Select ‘Layer 1’, right click and choose ‘Blending Options’ from the list as captured below.Creating Surface Water

    In the Main Blending Options:Custom panel, untick the ‘Transparency Shapes Layer’ as captured below.

    Creating Surface Water

    Set the Drop Shadow properties as captured below. (Color:#00398a)

    Creating Surface Water

    Set the Satin properties as captured below, then click OK to commit Layer Style changes. (Color:#00abc2)

    Creating Surface Water

  6. Your Layers Palette and document view should be similar to the below capture.
    Note: Your Brush Stroke and Smudge may vary.Creating Surface Water

    Another Variation:

    Creating Surface Water

 

Water Color Retro Art Style

What you will need to begin is a high resolution image. (Not supplied – below is just a sample of what I used for this effect.)
Note: Image courtesy of AbsolutVision Photo Gallery.

Water Color Retro Art Style

The above image is a nice one in and of itself, but what I would like to focus on is just a portion of the face.
So I zoomed and cropped a portion, as captured below. Duplicate the original, to work on.

Water Color Retro Art Style

  1. With the above captured ‘Layer 1 copy’ selected:
    Go to the ‘Filter/Artistic/Cutout’ menu command.
    The idea is to simply isolate the photography feel from the picture and using desirable ‘Cutout’ preferences to create solid colors at the same time retaining a striking pose.
    Note: Depending on your choice of image and resolution, your Cutout Preferences will vary from mine.Water Color Retro Art Style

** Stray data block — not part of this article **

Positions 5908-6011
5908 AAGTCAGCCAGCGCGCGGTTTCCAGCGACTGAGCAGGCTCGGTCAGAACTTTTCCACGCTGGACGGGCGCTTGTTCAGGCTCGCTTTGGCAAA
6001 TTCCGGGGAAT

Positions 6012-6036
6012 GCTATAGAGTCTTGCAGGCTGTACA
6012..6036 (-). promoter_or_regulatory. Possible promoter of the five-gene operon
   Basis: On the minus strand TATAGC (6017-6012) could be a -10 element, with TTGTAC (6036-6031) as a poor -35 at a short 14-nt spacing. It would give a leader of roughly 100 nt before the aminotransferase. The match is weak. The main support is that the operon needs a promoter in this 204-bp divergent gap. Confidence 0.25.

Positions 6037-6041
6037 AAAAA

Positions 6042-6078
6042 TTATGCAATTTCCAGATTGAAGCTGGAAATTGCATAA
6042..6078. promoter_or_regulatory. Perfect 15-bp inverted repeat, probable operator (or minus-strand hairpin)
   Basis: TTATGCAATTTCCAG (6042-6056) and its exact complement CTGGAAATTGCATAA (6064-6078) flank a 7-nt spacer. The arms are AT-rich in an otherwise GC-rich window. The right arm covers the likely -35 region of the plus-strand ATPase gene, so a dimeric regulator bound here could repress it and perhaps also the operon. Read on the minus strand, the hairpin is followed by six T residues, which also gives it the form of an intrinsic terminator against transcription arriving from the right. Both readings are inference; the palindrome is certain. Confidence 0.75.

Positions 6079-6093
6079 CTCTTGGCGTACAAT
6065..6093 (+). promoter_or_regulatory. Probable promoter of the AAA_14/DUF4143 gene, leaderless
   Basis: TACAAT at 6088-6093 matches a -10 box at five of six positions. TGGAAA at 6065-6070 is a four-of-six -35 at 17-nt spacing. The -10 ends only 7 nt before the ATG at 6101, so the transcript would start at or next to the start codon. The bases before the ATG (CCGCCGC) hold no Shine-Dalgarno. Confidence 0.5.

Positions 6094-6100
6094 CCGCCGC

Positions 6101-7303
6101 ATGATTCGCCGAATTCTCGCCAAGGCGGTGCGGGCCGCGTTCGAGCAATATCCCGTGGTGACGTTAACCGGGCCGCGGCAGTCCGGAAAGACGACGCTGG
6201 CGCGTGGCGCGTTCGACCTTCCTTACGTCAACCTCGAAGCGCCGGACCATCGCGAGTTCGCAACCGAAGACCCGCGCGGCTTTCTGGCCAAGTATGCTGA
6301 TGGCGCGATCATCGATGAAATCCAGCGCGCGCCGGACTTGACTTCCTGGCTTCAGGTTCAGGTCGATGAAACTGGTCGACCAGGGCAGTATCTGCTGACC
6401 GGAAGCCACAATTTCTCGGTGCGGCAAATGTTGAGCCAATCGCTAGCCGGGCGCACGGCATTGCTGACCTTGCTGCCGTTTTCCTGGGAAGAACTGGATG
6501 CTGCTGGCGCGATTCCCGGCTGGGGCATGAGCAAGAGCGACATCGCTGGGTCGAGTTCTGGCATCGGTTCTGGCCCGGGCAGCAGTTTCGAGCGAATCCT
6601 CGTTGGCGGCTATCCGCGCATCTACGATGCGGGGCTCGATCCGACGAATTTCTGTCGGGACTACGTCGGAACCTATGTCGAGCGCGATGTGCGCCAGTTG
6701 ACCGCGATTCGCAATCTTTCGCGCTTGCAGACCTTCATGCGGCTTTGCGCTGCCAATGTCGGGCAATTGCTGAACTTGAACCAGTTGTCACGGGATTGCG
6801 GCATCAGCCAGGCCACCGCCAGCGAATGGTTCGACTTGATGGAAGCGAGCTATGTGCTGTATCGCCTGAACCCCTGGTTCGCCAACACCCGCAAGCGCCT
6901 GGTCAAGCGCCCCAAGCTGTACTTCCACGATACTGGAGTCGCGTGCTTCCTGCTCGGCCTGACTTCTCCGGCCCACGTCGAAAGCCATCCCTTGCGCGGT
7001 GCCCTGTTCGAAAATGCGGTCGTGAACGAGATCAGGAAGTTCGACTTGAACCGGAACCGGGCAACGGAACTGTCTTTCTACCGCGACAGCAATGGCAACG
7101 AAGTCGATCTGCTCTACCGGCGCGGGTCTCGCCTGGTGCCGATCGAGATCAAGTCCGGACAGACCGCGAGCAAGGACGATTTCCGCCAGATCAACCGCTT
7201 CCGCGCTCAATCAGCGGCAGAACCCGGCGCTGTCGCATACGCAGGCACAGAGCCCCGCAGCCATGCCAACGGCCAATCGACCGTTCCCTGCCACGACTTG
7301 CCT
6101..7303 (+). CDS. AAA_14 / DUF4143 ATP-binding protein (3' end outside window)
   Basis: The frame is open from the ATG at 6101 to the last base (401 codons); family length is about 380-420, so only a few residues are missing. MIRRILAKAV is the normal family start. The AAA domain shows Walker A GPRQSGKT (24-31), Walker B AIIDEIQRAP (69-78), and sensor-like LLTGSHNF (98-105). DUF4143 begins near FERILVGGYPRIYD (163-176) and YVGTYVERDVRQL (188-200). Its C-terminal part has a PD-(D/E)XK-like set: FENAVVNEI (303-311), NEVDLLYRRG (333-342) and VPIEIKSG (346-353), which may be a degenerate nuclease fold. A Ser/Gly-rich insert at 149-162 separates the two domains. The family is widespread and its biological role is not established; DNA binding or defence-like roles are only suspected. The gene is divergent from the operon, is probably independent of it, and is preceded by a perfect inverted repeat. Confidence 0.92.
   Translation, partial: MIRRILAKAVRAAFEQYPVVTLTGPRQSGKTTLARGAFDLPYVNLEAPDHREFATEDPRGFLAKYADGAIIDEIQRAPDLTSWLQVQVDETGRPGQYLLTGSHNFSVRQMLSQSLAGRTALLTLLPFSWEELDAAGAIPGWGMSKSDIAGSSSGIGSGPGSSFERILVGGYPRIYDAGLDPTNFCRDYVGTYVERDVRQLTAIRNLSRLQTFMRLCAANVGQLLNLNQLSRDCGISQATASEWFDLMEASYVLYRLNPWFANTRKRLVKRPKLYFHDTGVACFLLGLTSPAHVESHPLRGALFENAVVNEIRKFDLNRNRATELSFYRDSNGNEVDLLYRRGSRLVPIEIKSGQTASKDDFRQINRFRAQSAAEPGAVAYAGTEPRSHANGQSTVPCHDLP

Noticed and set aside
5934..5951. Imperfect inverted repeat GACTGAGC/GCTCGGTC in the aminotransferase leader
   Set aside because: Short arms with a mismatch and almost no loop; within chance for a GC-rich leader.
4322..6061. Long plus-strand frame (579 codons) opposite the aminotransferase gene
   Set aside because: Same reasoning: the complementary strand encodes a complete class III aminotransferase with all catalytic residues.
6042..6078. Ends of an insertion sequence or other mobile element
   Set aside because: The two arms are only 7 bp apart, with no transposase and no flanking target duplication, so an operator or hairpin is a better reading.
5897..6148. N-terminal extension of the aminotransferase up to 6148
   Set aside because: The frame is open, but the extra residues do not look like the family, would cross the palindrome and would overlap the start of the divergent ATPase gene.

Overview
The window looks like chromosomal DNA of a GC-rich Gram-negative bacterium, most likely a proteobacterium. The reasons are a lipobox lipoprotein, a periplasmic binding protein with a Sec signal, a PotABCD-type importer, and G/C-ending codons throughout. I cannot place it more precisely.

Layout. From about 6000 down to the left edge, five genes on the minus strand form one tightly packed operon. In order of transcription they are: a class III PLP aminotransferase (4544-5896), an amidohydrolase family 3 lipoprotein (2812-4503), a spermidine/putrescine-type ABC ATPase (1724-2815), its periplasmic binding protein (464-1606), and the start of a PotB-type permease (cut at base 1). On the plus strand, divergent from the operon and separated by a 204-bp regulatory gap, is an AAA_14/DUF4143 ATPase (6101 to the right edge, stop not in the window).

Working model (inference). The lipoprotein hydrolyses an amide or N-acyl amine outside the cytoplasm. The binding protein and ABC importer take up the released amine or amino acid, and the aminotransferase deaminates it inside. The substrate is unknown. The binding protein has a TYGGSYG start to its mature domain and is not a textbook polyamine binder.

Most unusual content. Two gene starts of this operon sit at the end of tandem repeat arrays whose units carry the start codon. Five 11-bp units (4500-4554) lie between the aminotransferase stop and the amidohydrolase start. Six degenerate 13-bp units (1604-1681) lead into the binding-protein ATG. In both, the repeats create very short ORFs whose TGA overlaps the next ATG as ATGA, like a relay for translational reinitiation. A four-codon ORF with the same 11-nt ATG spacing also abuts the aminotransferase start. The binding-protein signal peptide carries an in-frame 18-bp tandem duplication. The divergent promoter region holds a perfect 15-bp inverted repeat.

2. Next lets add a prism of color with a simple Gradient Fill Adjustment Layer:
    A. Select the ‘New Fill/Adjustment Layer’ icon and from the list choose ‘Gradient Fill..’.
    B. In the ‘Gradient Fill Dialog’ click your current Gradient Preset picker to open the ‘Gradient Editor’ and from the default preset list select the ‘Transparent Rainbow’ preset.
    Hint: Mouse Over the Gradients and it’s name will appear as a tool tip description.
    Set the remaining desirable Gradient properties as I have captured, then click OK to commit the Gradient Fill changes. C. The Gradient Fill now has it’s own layer.
    D. Set that new Gradient Fill layer Blending Mode to ‘Overlay’.

    Water Color Retro Art Style

  3. Next select painting tool and Brush Tip:
    A. Create a new Empty layer directly above the previously created ‘Gradient Fill 1’ Layer, as captured below.
    B. Select the ‘Smudge Tool (R)’ from the Tool Bar
    C. On the Options Bar select a wet edge brush tip preset. I used ‘Oil Medium Wet Flow’ as captured below.
    D. Still on the Options Bar, set this brush parameters to ‘Normal’ mode, a low ‘Strength for Stroke’ integer and ensure ‘Sample All Layers’ is ticked.
    Note: Ultimately, you choose a Brush Tip that simulates your desired effect.

    Water Color Retro Art Style

  4. Finally with the above settings, click and drag in short motion strokes around any desired areas.
    In my example below, I quickly worked on all the outer edges. (Image right, below)

    Water Color Retro Art Style

    A complex examples, but nothing more than re-applying the motion strokes described above, except alternate the ‘Strength For Stroke’ integer.

Water Color Retro Art Style Water Color Retro Art Style